Recently, the generation of sub-femtosecond pulses, so-called attosecond pulses (1 as=10-18 s), has made impressive progress. These ultrashort pulses open new perspectives for the exploration of matter at unprecedented timescale. Their generation result from the strong nonlinear interaction of short intense infrared (IR) laser pulses (~20 femtoseconds) with atomic or molecular gases. High order harmonics of the fundamental frequency are produced, covering a large spectral bandwidth in the extreme ultraviolet (XUV) range. In the temporal domain, this coherent radiation forms a train of 100 attosecond pulses [1]. In order to generate isolated pulses, it is necessary to confine the generation in an ultrashort temporal window, which implies the development of various optical manipulation techniques.



With such attosecond pulses, it becomes possible to investigate the fastest dynamics in matter, i.e., electronic dynamics that occur naturally on this timescale. Attosecond spectroscopy thus allows studying fundamental processes such as photo-ionization, in order to answer questions such as: how long does it take to remove one electron from an atom or a molecule? How does the electronic cloud rearrange? What amount of quantum entanglement is created by photoionization? These questions are currently “hot topics” because time-resolved experimental observations are now feasible. In particular, it is now possible not only to measure in real time the buildup of a resonance [2], but also to reconstruct the 3D movie of electron ejection [3].



The objective of the thesis is first to generate attosecond pulses with duration and central frequency adequate for the excitation of various molecular systems. The objective is then to measure the instant of appearance and the angular distribution of the charged particles, electrons and ions. These spatial and temporal informations will allow the reconstruction of the full 3D movie of the electron ejection, as well as of the hole migration in the ion leading to fragmentation. Finally, quantum decoherence, e.g., induced by ion-photoelectron entanglement, will be studied using a new technique recently demonstrated in our laboratory [4].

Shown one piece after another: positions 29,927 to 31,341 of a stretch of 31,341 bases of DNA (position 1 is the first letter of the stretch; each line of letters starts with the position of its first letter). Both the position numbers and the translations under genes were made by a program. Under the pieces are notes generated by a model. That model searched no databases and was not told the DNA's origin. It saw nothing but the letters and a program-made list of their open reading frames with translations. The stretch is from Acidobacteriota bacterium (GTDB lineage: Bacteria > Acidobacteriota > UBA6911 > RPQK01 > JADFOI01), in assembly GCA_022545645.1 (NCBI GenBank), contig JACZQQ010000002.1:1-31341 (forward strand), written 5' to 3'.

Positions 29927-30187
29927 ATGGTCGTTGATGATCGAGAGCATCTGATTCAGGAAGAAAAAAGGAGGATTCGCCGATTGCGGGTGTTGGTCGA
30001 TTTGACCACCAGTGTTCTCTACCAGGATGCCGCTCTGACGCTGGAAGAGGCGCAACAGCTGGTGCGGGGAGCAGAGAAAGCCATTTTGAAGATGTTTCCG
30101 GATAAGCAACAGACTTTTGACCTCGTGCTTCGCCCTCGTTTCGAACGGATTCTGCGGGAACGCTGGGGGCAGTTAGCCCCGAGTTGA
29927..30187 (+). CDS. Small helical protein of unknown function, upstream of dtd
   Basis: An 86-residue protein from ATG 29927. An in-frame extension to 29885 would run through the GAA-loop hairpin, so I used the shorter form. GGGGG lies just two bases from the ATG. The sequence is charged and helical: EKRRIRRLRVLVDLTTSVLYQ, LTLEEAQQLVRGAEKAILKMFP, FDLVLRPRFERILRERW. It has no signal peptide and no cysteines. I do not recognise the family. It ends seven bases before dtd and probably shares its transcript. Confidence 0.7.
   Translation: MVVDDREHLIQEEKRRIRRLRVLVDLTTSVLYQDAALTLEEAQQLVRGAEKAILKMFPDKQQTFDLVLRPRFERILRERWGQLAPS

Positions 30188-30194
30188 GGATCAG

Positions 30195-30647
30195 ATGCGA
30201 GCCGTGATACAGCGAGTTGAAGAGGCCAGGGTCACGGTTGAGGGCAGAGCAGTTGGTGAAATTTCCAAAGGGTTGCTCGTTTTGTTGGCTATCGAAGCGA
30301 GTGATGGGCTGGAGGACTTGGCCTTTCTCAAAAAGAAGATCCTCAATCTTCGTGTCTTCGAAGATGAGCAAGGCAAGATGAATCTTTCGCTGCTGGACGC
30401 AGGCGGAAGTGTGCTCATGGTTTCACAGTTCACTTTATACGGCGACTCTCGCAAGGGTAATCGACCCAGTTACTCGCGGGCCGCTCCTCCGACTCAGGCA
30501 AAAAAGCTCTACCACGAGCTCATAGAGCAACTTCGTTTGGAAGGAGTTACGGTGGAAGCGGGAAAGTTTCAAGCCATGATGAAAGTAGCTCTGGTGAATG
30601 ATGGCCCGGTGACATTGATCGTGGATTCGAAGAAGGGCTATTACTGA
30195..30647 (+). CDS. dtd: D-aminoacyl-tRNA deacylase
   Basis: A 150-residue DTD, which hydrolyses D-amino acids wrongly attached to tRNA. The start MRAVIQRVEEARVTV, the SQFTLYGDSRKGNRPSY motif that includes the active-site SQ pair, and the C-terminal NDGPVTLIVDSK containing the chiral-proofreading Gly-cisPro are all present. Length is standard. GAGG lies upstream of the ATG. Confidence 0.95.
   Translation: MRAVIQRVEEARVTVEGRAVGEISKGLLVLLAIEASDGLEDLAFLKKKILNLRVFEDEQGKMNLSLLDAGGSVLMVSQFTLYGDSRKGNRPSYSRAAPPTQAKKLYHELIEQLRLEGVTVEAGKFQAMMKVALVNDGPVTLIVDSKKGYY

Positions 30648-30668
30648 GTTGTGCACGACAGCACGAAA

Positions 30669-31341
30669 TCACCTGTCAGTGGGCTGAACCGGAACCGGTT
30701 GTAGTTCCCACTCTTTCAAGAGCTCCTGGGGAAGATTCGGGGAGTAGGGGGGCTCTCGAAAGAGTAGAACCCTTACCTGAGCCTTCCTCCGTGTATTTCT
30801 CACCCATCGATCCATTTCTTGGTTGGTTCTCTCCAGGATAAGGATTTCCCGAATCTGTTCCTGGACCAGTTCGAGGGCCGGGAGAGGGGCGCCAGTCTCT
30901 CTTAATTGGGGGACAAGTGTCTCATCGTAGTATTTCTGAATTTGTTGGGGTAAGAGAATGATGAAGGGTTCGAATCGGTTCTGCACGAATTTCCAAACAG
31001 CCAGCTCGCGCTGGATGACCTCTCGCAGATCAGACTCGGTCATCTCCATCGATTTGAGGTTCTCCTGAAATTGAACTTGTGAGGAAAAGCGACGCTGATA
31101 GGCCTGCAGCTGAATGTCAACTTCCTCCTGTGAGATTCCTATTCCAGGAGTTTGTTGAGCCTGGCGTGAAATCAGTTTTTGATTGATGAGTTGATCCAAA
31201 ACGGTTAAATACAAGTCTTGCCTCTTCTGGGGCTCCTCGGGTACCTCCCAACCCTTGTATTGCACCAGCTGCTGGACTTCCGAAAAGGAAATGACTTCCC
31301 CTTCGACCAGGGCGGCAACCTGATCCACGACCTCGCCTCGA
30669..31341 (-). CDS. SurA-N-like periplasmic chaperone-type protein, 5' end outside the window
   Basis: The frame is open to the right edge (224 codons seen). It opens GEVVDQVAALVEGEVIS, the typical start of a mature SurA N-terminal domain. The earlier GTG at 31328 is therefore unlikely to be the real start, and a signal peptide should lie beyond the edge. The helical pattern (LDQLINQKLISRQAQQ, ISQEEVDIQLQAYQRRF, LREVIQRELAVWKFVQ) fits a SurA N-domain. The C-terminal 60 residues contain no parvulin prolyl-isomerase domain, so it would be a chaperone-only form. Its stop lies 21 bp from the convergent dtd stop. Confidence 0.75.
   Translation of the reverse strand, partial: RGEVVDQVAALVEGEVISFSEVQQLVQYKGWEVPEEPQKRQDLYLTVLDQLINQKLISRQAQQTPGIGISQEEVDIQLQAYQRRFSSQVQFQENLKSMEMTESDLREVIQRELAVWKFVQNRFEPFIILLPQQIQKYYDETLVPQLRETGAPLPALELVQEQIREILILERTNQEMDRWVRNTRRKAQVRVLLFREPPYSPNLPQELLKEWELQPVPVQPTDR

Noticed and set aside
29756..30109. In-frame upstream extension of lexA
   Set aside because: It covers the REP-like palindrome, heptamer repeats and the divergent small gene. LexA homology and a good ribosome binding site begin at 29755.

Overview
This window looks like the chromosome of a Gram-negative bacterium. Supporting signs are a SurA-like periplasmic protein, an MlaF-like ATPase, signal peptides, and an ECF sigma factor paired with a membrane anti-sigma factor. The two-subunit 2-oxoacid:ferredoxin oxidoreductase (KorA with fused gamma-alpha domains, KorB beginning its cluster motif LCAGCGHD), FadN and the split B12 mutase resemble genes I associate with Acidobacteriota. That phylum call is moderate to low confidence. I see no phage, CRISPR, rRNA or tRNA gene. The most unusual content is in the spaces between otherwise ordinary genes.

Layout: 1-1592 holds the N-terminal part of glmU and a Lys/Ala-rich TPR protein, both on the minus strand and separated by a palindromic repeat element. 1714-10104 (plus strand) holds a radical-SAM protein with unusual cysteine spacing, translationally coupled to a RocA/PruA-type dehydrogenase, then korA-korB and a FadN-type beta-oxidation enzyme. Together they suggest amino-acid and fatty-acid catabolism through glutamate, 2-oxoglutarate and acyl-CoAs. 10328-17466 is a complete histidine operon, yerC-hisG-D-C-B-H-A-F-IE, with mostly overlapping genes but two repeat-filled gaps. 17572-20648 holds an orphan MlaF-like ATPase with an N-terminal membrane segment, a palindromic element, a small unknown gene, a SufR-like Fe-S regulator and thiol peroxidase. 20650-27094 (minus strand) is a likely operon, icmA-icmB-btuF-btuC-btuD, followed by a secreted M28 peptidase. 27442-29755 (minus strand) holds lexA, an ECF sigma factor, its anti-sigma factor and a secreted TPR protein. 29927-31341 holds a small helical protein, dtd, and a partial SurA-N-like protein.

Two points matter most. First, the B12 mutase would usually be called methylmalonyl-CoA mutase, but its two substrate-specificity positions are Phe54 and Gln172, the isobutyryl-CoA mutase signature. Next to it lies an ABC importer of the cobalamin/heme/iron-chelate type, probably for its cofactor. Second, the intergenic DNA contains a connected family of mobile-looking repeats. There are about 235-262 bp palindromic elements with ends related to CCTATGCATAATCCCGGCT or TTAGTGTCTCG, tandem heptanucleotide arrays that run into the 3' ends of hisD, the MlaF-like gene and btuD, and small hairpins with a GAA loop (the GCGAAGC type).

The experimental work will include the development and operation of a setup installed on the FAB1 laser of the ATTOLab Excellence Equipment allowing: i) the generation of attosecond XUV radiation, ii) its characterization using quantum interferometry, iii) its use in photo-ionization spectroscopy. The theoretical aspects will also be developed. The student will be trained in ultrafast optics, atomic and molecular physics, quantum chemistry, and will acquire a good mastery of charged particle spectrometry. A background in ultrafast optics, nonlinear optics, atomic and molecular physics is required.

Part of this work will be performed in collaboration with partner French and European laboratories through joint experiments in the different associated laboratories (Lund, Milano).